They say all hubs will be kept…Lots of questions:
Do hubs get closed eventaully?
Does UA/CO merge?
Does this merger get through?
Do fares go up?
They say all hubs will be kept…Lots of questions:
a website talks about the merger
Dear Northwest Customer:
As a valued customer, I wanted you to be among the first to hear that we have announced an agreement to merge with Delta Air Lines. Subject to regulatory review, our two airlines are joining forces to create America’s premier global airline which will be called Delta Air Lines.
By combining Northwest and Delta, we are building a stronger, more resilient airline that will be a leader in providing customer service and value. The combined airline will offer unprecedented access to the world, enabling you to fly to more destinations and have more flight choices.
You can be assured that your WorldPerks miles and Elite program status will be unaffected by this news. In addition, you can continue to earn miles with confidence on Northwest and all of our mileage partners.
The combined Delta Air Lines will serve more U.S. communities and connect to more worldwide destinations than any global airline. We will be the only U.S. airline to offer direct service from the United States to all of the world’s major business centers in Asia, Latin America, Europe, Africa, and around North America.
Both airlines bring tremendous strengths to this new partnership. Our complementary service networks form an end-to-end system that is truly greater than the sum of its parts. This is a merger by addition, not subtraction, which means all of our hubs - both Delta’s and Northwest’s - will be retained. In addition, building on both airlines’ proud, decades-long history of serving small communities, we plan to enhance global connections to small towns and cities across the U.S.
All of these positive benefits of our combination mean that we can:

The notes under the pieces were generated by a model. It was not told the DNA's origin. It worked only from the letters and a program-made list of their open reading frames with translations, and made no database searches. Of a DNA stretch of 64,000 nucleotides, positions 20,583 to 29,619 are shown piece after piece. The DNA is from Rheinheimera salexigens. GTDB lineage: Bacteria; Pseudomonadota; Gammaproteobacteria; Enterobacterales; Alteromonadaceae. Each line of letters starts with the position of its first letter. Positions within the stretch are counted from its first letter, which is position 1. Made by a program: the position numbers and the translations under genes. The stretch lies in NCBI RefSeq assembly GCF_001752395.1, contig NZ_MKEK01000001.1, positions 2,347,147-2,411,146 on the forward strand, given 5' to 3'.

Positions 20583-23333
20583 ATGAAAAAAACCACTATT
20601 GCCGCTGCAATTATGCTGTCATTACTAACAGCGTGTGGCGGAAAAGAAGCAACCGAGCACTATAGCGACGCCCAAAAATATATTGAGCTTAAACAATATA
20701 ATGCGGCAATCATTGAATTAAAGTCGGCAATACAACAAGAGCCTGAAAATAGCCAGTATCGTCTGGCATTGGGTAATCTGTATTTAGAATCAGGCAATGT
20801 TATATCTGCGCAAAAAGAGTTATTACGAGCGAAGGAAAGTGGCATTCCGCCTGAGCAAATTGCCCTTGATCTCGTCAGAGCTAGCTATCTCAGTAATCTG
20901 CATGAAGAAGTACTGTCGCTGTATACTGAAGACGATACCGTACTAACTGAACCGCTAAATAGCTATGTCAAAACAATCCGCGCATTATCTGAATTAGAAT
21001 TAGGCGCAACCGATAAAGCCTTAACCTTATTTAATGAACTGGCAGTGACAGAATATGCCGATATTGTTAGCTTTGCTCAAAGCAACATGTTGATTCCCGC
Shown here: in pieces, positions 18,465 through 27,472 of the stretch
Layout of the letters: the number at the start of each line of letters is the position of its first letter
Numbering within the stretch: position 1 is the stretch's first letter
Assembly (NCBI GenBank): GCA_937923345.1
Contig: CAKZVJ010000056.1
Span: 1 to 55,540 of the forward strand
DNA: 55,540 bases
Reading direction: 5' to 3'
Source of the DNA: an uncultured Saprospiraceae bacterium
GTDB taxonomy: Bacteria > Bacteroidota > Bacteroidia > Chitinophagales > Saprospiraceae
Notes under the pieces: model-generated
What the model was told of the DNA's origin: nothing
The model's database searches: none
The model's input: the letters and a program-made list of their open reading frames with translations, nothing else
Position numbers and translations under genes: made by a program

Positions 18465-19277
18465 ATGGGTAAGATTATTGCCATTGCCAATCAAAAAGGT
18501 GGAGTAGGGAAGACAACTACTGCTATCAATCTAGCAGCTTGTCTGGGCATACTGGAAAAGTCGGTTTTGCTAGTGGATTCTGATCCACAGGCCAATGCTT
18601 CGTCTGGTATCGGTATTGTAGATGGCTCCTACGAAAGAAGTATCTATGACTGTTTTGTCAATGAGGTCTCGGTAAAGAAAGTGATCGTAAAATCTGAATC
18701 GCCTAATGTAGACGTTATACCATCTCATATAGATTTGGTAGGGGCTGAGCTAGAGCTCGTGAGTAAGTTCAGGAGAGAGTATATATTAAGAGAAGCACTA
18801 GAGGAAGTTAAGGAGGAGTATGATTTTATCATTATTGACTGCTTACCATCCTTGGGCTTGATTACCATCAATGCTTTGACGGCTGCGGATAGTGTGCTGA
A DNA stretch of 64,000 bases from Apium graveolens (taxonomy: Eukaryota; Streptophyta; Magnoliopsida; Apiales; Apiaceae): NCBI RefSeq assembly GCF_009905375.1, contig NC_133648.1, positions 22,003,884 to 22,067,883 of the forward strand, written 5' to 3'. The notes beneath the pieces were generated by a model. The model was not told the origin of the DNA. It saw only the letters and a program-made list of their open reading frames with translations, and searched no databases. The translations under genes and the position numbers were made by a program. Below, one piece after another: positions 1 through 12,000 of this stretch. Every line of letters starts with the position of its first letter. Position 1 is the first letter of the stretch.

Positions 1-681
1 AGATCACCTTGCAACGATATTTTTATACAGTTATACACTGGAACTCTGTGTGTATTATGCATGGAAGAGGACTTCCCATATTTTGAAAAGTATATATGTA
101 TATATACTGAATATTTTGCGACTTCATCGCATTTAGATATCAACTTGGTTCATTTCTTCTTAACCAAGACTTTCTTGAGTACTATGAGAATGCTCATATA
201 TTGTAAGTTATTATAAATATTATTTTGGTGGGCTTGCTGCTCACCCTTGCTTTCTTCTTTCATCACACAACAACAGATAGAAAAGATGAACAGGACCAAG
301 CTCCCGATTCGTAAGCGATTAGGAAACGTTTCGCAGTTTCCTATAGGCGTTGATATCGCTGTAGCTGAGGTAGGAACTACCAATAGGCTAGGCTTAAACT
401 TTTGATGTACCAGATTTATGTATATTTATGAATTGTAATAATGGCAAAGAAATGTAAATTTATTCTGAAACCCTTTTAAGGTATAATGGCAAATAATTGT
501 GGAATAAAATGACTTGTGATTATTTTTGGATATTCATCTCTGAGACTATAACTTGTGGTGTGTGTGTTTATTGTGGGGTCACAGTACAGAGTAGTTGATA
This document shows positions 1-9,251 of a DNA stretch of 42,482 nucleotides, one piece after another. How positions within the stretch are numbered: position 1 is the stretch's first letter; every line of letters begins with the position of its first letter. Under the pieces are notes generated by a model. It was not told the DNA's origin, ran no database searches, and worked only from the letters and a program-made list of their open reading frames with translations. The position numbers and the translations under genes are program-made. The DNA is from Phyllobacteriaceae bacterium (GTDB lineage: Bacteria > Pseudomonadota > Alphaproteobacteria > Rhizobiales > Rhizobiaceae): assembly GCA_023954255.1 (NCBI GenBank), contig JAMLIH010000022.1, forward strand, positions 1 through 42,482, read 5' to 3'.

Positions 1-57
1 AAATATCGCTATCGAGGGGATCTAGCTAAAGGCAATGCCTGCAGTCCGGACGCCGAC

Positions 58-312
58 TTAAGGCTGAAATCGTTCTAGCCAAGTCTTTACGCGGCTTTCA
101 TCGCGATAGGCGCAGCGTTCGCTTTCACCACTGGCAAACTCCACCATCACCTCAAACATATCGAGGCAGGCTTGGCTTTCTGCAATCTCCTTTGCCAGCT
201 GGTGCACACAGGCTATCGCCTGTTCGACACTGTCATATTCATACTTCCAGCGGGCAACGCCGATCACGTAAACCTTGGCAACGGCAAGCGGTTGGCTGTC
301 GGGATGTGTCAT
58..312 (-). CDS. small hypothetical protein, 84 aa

- Offer a true global network where our customers will be able to fly to more destinations, have more schedule options and more opportunities to earn and redeem frequent flyer miles in what will become the world’s largest frequent flyer program.
- Continue to serve our current roster of destinations and to maintain our hubs in Atlanta, Cincinnati, Detroit, Memphis, Minneapolis/St. Paul, New York, Salt Lake City, Amsterdam and Tokyo.
- Improve the customers’ travel experience through new products and services including enhanced self-service tools, better bag-tracking technology, more onboard meal options, new seats and refurbished cabins
While we work to secure approval of our merger, which is expected to take 6 to 8 months, it will be business-as-usual at both airlines. We will continue to operate as independent airlines and the people of Northwest will remain focused on providing you with the very best in safe, reliable and convenient air travel. At the same time, both airlines will be planning for a seamless integration of our two airlines, one that delivers to you the enhanced benefits that will earn - and retain - your preference.
As we work through this process, we will keep you informed at every step along the way. Thank you for your business and we look forward to serving you on your next Northwest flight.
President and CEO
It’s always nice when I am the only one talking on this thread. From the Post Delta Nwa livery thread, My response: